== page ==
I see you there in Target minding your own business when suddenly your child begins screaming at the top of their lungs: “BUT I WANTED THE ALPHABET CEREAL!!!!!!!!!!!!!!!!!!!!!!!!!!!!!!!!!!!!!!!!!!!!!!!!!!!” You’re trying to calm little Johnny down, trying to explain to him that you really don’t want to purchase a sugary box of cereal for $4.50 only for him to consume within three days. I mean it’s just not in the budget kid. You find yourself flustered, trying to keep your cool and dying inside. There’s no reasoning with a threenager.
Yeah, I see you. I’m watching. Do you want to know a secret? I’m not judging you, dear. I’m relieved, to be honest. Why am I relieved? I’m relieved because I am thinking to myself,
“Oh good, I’m not the only one.”
I’m at a play date with you and your lovely children. Things have been going swimmingly and we’ve had an awesome time with you…that is until you decided to head home. No matter how many minute warnings you gave to your daughter a meltdown of epic proportions is about to ensue. You brace yourself and as you’re trying to quietly get Sally Jane to come home with you the kid is not budging at all. Suddenly you find yourself stuck in the doorframe physically dragging Sally Jane out kicking and screaming. You’re beyond embarrassed. How the heck did Sally Jane go from being the perfect child to needing to be wrestled to the ground like a feral-like cat? You’re begging and pleading with Sally Jane to knock it off all the while hoping and praying that none of the other moms at the play date are judging you.
Want to know a secret? I’m chuckling to myself and you know why? Because I am thinking to myself,
“Oh good, I’m not the only one.”
All too often we assume the worst in each other and ourselves. We expect perfect behavior from our children, who are far from perfect, and in turn, we beat ourselves because our children aren’t performing the way we want them to. You know what, though? We have no more control over our children’s behavior than we do predicting whether or not the Vikings are going to ever be in the Super Bowl.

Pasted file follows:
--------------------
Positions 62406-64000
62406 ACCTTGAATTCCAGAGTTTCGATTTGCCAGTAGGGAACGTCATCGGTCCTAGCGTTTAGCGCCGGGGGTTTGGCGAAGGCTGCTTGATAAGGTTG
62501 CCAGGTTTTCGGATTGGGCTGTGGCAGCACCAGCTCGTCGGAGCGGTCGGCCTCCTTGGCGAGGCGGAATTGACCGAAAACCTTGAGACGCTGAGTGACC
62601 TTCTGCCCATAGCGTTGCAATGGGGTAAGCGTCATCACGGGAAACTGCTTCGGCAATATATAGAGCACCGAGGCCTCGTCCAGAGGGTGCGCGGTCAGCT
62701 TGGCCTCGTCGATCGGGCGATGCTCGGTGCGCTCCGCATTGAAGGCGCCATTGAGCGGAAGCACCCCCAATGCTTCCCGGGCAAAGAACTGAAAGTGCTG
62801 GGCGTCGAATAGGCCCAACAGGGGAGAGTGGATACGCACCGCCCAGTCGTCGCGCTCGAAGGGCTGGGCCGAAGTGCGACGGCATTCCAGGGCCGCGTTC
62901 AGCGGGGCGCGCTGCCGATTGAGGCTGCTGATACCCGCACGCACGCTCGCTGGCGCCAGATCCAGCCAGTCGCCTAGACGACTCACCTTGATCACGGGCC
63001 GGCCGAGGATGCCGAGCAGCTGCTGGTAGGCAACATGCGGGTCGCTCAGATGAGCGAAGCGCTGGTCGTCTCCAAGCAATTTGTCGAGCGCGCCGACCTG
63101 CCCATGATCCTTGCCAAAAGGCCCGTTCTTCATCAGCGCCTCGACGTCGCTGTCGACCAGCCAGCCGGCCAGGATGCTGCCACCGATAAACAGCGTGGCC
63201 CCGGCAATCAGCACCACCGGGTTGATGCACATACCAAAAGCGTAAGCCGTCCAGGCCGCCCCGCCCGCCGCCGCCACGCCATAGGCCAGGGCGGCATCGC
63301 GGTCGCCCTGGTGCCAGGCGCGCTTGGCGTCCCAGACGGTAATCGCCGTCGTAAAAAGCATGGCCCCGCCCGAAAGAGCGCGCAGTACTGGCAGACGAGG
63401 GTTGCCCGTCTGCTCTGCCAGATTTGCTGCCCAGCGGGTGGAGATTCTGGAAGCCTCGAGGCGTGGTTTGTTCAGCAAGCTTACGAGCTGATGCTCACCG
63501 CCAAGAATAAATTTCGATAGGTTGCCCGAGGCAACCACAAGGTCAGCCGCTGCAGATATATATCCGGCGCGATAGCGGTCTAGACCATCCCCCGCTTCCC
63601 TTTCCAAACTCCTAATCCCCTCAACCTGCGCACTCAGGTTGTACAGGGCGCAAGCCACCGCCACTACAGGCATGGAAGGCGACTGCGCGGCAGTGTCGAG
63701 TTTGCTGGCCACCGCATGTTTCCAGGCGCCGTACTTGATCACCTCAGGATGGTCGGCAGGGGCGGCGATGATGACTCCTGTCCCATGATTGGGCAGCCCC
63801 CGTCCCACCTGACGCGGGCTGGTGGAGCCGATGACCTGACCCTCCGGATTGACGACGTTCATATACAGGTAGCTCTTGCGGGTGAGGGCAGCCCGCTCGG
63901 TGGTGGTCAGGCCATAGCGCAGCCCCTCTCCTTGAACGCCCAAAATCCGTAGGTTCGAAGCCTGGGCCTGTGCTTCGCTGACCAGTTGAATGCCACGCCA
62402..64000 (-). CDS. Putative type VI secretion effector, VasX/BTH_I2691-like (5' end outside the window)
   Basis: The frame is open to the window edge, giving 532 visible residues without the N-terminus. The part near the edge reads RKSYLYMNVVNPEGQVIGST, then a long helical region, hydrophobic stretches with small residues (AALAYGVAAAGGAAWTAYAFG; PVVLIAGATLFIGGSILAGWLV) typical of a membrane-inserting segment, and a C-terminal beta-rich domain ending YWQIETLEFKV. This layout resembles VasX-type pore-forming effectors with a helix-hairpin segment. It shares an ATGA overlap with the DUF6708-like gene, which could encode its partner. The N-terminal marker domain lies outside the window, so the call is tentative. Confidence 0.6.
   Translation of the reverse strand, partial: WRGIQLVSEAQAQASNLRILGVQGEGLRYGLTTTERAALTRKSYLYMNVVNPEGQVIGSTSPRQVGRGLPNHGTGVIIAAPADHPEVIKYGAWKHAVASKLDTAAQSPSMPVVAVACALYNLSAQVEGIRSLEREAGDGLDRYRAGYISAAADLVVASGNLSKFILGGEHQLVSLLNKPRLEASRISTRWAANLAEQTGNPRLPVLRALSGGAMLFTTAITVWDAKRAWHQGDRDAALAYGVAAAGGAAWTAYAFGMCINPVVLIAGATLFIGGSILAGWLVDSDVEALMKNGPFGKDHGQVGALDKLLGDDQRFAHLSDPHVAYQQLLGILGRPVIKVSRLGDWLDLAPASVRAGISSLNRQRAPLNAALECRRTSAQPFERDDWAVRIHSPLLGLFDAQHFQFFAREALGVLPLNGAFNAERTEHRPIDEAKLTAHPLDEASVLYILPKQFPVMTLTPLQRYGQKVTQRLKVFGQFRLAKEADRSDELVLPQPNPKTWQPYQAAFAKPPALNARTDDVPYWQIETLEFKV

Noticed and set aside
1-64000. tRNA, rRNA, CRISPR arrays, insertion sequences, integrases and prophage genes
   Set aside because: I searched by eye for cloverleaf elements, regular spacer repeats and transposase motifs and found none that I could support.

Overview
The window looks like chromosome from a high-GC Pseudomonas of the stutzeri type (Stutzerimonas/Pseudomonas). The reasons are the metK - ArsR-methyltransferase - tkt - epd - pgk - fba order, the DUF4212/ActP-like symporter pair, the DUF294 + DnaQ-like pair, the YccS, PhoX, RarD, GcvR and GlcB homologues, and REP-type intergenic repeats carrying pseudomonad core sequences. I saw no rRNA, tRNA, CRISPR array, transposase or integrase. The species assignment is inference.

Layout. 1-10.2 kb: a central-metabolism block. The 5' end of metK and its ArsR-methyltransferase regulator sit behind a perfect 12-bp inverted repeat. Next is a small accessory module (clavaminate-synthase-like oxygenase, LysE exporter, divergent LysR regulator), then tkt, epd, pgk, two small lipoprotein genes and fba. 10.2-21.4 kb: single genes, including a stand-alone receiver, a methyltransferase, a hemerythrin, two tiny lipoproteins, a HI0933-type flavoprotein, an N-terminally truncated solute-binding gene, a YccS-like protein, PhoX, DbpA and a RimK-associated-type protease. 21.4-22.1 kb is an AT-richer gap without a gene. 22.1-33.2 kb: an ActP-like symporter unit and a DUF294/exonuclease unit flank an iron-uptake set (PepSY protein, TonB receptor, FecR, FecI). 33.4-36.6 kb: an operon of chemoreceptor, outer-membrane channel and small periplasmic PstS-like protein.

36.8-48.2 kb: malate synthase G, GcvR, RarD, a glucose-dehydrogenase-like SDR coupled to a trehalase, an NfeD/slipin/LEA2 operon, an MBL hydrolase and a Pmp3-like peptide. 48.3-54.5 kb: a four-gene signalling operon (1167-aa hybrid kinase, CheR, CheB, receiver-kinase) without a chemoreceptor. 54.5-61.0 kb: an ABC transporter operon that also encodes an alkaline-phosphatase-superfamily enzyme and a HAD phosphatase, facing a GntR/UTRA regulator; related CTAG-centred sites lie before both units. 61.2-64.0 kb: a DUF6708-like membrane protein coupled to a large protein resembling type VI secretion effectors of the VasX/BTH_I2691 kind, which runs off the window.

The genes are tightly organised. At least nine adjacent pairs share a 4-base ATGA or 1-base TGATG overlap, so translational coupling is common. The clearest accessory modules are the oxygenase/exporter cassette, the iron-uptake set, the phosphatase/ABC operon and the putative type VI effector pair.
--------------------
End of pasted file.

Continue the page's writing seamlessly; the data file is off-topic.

I want to propose something and maybe it’ll sound a little outlandish and it’ll definitely take you out of your comfort zone but what if we, as a tribe of mothers, took it upon ourselves to reach out to one another when it seems we need it the most?
I’m talking about the Target shopping trips turned into frantic exits because of the alphabet cereal (yeah, that incident was me two years ago with my now five-year-old). And I’m talking about the mom who’s new to your tribe of mommy friends and is just trying to fit in. I mean she’s finally mustered up the courage to accept your invitation to a play date where she knows no one.
What if we smiled at one another and mouthed the words, “Me too” to her as she struggles to flee the scene rather than turning our backs on her? Can you imagine the freedom and sense of encouragement you would feel if someone met you with compassionate eyes during your moment of need?
What if we as a generation of mothers decided that enough was enough? What if we decided to take a stand and get back to that sense of community we imagine mothers in the 1950s must have felt? I’ve heard that back in the olden days (okay not that “olden” but you know what I’m talking about) there was a sense of community among parents.
The way I see it, we all want to embrace a more accepting and nonjudgemental approach to parenting but it’s never going to actually happen until we decide to be the change.
I promise you if I see you in public, struggling with your child, I will be that person who gives you a smile and says, “Oh good, I’m not the only one.”
If I stop by and your house isn’t cleaned, don’t apologize to me at all. Why? Because oh good, I’m not the only one.
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